One week after French President Francois Hollande voyaged to India to seek greater trade relations, UK Prime Minister David Cameron and a large trade delegation have commenced a three-day visit to the former "jewel in the crown" to make Britain’s case for closer ties with India.
Accompanied by an array of British business leaders, including officials from BAE Systems (LON: BA), Rolls-Royce (LON: RR), and London Underground, Cameron has also suggested that the British government will make it easier for Indian students and businessmen to obtain visas to visit the UK.
"We want to make sure that we are attracting ... the best and the brightest. And in terms of our visa operation here in India, it is the biggest one we have anywhere in the world. Nine out of 10 of those who apply for a visa get one," he told Indian TV.
"We are introducing today a same-day visa service for business people who want to come to Britain for linking up their businesses for trade and other things like that.”
Cameron, making his second official trip to India as prime minister, also called for the formation of a 21st-century “partnership” between India and Britain. He has already targeted a doubling of UK-India trade by 2015.
"India's rise is going to be one of the great phenomena of this century and it is incredibly impressive to see,” Cameron told an audience in Mumbai.
"Britain wants to be your partner of choice. We've only just started on the sort of partnership that we could build. As far as I'm concerned, the sky is the limit."
Cameron is also slated to meet with Indian Prime Minister Manmohan Singh and President Pranab Mukherjee in New Delhi.
James Landale, deputy political editor at BBC, noted that while trade between UK and India has been increasing in recent years, it started at a low base.
“Belgium trades more with India than we [UK] do,” Landale wrote. “We trade more with North Rhine Westphalia than with India. So when Mr. Cameron talks of ‘untapped potential’ and there being ‘much more to do,’ he is speaking with some degree of understatement.”
Landale noted that since Cameron’s first trade trip to India three years ago, few deals have been engineered between UK firms and India – most notably, the New Delhi government contracted to buy fighter jets from France, rather than from Britain.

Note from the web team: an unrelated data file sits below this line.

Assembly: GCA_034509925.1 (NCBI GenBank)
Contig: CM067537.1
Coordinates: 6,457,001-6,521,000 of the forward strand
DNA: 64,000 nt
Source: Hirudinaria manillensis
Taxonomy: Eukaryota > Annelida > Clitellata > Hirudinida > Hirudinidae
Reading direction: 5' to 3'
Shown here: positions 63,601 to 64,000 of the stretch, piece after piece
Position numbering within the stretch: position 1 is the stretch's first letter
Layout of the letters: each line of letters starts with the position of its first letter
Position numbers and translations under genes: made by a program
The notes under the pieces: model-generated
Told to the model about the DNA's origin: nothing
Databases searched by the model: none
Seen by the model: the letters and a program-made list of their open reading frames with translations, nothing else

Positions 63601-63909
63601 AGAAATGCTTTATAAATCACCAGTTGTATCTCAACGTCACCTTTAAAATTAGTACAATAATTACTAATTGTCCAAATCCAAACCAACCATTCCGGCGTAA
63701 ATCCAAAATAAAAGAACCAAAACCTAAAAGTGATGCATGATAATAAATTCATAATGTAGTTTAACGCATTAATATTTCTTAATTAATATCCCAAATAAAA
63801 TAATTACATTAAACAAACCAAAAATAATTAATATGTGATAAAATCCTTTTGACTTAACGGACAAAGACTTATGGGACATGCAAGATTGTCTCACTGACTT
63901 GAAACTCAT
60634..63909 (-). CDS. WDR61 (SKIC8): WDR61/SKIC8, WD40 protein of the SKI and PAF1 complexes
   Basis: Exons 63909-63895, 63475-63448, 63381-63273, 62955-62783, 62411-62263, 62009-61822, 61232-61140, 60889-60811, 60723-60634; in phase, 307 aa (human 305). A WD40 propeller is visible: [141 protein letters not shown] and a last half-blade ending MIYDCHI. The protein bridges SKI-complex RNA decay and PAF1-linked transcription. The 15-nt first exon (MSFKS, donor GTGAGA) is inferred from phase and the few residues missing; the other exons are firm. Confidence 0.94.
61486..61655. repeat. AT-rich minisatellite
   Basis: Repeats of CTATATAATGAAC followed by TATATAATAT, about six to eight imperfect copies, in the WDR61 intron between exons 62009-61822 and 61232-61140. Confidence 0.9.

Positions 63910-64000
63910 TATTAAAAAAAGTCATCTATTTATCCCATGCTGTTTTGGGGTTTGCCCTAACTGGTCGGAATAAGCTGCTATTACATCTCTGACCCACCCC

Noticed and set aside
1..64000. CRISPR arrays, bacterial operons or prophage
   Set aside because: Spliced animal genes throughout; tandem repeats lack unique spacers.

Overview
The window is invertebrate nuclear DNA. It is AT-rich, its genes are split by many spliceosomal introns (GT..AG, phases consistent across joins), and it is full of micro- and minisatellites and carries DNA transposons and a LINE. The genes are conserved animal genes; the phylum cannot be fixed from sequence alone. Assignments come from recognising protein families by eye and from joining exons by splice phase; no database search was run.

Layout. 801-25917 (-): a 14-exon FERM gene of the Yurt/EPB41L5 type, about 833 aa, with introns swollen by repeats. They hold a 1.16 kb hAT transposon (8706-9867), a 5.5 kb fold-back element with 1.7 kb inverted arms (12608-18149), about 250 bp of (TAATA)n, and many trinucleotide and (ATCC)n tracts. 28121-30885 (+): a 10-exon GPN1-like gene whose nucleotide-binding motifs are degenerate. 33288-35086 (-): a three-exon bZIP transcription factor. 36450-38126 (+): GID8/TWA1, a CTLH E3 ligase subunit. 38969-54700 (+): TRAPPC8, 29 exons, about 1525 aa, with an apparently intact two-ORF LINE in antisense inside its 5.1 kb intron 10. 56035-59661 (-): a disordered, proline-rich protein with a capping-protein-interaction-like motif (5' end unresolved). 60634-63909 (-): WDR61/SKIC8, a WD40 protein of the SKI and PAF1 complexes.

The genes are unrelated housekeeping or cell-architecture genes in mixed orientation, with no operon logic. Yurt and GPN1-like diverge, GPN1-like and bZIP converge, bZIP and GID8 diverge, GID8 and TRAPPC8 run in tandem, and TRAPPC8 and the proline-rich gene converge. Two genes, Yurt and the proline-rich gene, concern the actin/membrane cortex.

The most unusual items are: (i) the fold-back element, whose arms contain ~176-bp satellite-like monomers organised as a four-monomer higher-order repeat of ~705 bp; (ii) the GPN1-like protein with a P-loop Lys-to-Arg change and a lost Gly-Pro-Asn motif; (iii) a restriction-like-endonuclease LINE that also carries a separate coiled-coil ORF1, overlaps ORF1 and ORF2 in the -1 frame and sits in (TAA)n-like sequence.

“This may be the largest prime ministerial delegation ever, but it arrives in Mumbai on bended knee,” he said.
Cameron likely realizes that India plans to spend some $1 trillion on infrastructure over the next five years -- and he would surely love for British firms to win as many of those impending contracts as possible.
"We cannot rely merely on sentiment and shared history with our trading partners," Cameron said in London prior to his departure. "We have to get out there, make the case for Britain and open doors for British business."
Some observers in Britain are scratching their heads over Cameron’s offer to allow Indians easier visa access to Britain, considering the Conservative Party's longtime hostility to immigration.
Alana Letin, a columnist at the Guardian, suggests that Cameron is making a sharp distinction between Indian students and businessmen and economic refugees from Eastern Europe, particularly Romania and Bulgaria, who may soon flood into Western Europe upon the relaxation of cross-border movements.
“An English-educated Indian professional may be more acceptable than a white, jobless Bulgarian or Romanian,” she wrote.
“This is exactly on point as we witness David Cameron's rush to India, a country whose economic rise he described as ‘one of the great phenomena of the century.’... Back in the UK, the imminent arrival of Bulgarians and Romanians with new EU rights is being painted as a make or break electoral issue. They are the victims of a ‘xeno-racism’ that holds impoverished strangers, including whites, in its sight. In contrast, Indian students with the cash to pay premium fees to study at British universities will, according to Cameron, have the red carpet rolled out and will not, he has claimed, be subject to limits on how long they can stay and work.”
Letin also suggests that Indians enjoy a far better image in the UK than Eastern Europeans and others.
“Cultural stereotypes abound,” she stated. “Indians – not Pakistanis mind – are deemed hardworking and resourceful with infinite admiration for the UK and its traditions. Colonialism is rewritten as a ‘special relationship.’ Indians (Hindus) assimilate into the British way of life, speak English, and are religious moderates. They are not a drain, rather an opportunity for investment in an ailing British economy.”
She adds: “This is the message that Cameron is sending: We will tolerate those who can benefit us, but not those who fail to make us prosper.”
Palash has worked as a business journalist for 21 years in New York.